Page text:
As noted above, in many cases, if there are over sixty parts of kosher to one part unkosher―the food is permissible. This, however, does not apply to an insect, because the insect is a biryah. (A biryah is something which is or had been alive; and something that is whole.)
Even if there are more than sixty parts of food to one part insect―the food may not be eaten.
What if the insect is not whole? What if it is ground? Would, then, the food substance which contains the insect―be permissible?
Yes, it would be.
However, the grinding may not be done with the intent to nullify the insects. In other words, one cannot purposely grind the food with the intent to make the food kosher to eat. This is prohibited, under the rule, en mevatelin issur lechatehillah―it is prohibited to purposely nullify something that is prohibited. This would be similar to intentionally adding one part milk to sixty one parts of meat. One may not do this intentionally.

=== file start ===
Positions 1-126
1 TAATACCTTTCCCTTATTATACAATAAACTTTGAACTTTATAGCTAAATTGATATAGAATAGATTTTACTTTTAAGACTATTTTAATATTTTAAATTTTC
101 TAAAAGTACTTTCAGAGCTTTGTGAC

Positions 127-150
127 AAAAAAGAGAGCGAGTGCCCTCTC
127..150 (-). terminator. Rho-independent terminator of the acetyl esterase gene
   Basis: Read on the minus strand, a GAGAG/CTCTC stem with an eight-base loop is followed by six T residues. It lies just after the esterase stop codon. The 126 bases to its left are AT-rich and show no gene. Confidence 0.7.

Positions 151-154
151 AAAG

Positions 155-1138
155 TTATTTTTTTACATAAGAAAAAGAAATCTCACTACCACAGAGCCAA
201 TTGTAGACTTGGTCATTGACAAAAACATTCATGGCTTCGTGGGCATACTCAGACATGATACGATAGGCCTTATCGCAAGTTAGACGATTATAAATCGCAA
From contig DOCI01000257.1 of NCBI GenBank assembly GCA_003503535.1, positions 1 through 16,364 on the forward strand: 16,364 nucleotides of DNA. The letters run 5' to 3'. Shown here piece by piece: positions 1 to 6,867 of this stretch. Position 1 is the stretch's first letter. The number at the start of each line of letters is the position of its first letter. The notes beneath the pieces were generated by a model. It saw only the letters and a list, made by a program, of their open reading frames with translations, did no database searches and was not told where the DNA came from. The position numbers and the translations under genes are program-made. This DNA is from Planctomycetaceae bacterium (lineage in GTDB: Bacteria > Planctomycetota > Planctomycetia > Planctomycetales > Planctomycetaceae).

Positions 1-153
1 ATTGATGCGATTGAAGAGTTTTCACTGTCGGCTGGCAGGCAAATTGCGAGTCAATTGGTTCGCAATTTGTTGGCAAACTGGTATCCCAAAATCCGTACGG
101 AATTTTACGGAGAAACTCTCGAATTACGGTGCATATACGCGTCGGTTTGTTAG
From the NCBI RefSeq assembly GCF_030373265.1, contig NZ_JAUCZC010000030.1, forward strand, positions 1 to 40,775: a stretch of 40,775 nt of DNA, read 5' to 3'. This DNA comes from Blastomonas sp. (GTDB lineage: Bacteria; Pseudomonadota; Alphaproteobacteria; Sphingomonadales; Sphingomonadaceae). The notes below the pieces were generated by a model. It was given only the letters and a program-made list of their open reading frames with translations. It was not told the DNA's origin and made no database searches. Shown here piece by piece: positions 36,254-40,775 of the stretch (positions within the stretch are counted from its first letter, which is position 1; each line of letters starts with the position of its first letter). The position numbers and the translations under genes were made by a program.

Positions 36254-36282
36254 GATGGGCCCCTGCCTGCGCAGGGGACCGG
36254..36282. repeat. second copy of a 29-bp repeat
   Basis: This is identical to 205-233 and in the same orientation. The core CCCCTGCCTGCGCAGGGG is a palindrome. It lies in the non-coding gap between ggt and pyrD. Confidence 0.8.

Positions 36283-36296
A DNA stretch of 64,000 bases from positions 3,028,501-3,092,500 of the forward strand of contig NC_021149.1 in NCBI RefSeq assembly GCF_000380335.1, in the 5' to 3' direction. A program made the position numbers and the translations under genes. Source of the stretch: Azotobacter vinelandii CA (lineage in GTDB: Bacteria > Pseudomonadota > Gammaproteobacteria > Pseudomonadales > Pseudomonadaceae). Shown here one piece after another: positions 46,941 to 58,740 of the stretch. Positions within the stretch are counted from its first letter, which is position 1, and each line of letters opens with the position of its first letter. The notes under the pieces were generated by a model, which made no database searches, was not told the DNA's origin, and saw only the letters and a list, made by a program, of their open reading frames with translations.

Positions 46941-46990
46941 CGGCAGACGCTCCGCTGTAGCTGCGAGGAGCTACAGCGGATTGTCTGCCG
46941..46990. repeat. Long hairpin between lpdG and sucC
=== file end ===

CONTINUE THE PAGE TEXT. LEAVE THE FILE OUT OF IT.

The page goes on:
If, however, a vegetable was purchased having been already ground, and the firm that marketed it did not grind it for the purpose of nullifying the insects that are upon it―the food may be purchased and eaten21. This is the status of many products, such as jellies (as long as they do not have chunks of the fruit intact) and fresh spices.
Grinding may play a role in another scenario as well. If a substance is in the category of “sometimes infested,” it may not be eaten without being checked or cleaned. If, however, one does a light check and finds no infestation, and then, as a precaution, grinds the item―it may be eaten 22.